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China is turning to Jared Kushner to prepare for Trump’s visit to Beijing

FILE - In this Thursday, April 6, 2017, file photo, Ivanka Trump, center, daughter and assistant to U.S President Donald Trump, is seated with her husband, White House senior adviser Jared Kushner, right, during a dinner with President Donald Trump and Chinese President Xi Jinping, at Mar-a-Lago, in Palm Beach, Fla. China has granted provisional approval for four additional Ivanka Trump trademarks since April 20, and her brand has continued to seek more intellectual property protection in China, with at least 14 applications filed around the time she took on an official White House role, Chinese public records show. (AP Photo/Alex Brandon, File)
AP Photo/Alex Brandon
The man to know.
  • Zheping Huang
By Zheping Huang


Published This article is more than 2 years old.

Jared Kushner, advisor to and son-in-law of US president Donald Trump, is facing growing scrutiny over possible collusion with Russia during Trump’s election campaign. Some in Trump’s legal team had even suggested that Kushner step down (paywall). But China, it seems, is still confident of Kushner’s position in the White House.

China’s top diplomat Yang Jiechi met with Kushner and Trump’s national security advisor H.R. McMaster in the White House Wednesday (Sept. 13) to prepare for Trump’s first state visit to China later this year, state news agency Xinhua reported. One day earlier, Yang also held talks with secretary of state Rex Tillerson to help ensure Trump’s China visit will “achieve positive results.”

China is one of the many challenging issues in Kushner’s exceptionally broad portfolio in the White House. He is reported to be the chief broker of Trump and Chinese president Xi Jinping’s first meeting at Mar-a-Lago in April, during which Kushner rolled out his kids to recite ancient Chinese texts for Xi. North Korea and trade issues are expected to be at the top of the agenda at the next Xi-Trump meeting, likely to take place in November.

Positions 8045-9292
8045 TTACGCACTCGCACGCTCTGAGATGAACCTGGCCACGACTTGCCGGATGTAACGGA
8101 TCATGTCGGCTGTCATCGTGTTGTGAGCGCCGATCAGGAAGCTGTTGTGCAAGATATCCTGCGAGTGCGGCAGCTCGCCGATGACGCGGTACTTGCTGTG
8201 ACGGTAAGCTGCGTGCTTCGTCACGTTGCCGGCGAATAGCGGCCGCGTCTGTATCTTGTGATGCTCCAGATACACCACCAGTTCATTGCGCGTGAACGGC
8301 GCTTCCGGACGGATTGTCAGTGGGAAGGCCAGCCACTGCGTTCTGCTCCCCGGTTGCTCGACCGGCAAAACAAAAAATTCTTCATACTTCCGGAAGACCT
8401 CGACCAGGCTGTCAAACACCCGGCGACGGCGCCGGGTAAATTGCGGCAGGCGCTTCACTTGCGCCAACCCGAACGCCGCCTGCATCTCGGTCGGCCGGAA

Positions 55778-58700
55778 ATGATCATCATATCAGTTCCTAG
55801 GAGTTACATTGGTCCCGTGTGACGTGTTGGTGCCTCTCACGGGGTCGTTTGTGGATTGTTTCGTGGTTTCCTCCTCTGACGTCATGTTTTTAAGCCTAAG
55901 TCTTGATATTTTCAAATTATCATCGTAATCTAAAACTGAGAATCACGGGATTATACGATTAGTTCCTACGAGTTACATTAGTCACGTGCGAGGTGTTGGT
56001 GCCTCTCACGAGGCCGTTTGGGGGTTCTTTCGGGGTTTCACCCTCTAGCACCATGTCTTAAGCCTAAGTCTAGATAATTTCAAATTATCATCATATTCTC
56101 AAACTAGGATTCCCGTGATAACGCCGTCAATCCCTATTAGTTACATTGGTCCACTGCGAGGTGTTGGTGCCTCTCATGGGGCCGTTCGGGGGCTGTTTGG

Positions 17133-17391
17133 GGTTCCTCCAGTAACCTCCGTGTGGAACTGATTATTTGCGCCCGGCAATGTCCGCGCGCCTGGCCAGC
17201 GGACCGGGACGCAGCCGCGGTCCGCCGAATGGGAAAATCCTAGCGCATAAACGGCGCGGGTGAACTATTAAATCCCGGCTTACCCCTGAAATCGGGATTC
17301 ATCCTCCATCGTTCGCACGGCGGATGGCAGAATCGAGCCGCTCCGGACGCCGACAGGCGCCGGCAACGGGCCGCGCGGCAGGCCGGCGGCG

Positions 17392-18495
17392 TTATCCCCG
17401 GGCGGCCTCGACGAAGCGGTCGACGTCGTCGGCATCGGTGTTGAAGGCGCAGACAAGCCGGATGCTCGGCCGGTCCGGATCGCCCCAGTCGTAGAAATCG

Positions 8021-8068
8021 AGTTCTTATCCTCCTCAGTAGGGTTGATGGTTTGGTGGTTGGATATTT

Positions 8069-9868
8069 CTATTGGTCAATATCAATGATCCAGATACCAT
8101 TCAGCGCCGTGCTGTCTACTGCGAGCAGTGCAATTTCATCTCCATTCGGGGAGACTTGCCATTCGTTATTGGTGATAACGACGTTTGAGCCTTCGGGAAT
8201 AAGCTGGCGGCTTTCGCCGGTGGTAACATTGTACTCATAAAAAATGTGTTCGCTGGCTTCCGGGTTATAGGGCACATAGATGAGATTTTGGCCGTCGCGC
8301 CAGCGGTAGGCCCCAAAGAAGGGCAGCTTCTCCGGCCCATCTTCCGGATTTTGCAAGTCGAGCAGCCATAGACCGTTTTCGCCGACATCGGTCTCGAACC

But Kushner’s role in China diplomacy has been controversial. Earlier this year, Kushner Companies, the real-estate firm owned by his family, ended talks with politically connected Chinese insurer Anbang to redevelop a Manhattan property, after critics pointed out potential conflicts of interest. In May, Kushner’s sister, Nicole Kushner Meyer, used her family ties in the White House to attract Chinese investors to help fund a Kushner real-estate project via a visa program that awards foreign investors with US citizenship. Federal prosecutors are now investigating Kushner Companies’ use of the so-called EB-5 program, the New York Times reported (paywall) in August. The curious timing of Kushner’s wife Ivanka Trump’s trademark deals in China has also raised eyebrows.

As scrutiny over Kushner’s connection with Russia grows, he and Ivanka Trump reportedly (paywall) turned down an invitation from China to go to Beijing this month in preparation for Trump’s visit. But state councillor Yang’s meeting with Kushner signals that the US president’s son-in-law is still viewed by Beijing as a key channel for high-level interactions between the White House and the Chinese leadership. Shi Yinhong, a professor at Renmin University of China, told the South China Morning Post: “it is the Chinese way to always care for ‘old friends.’”

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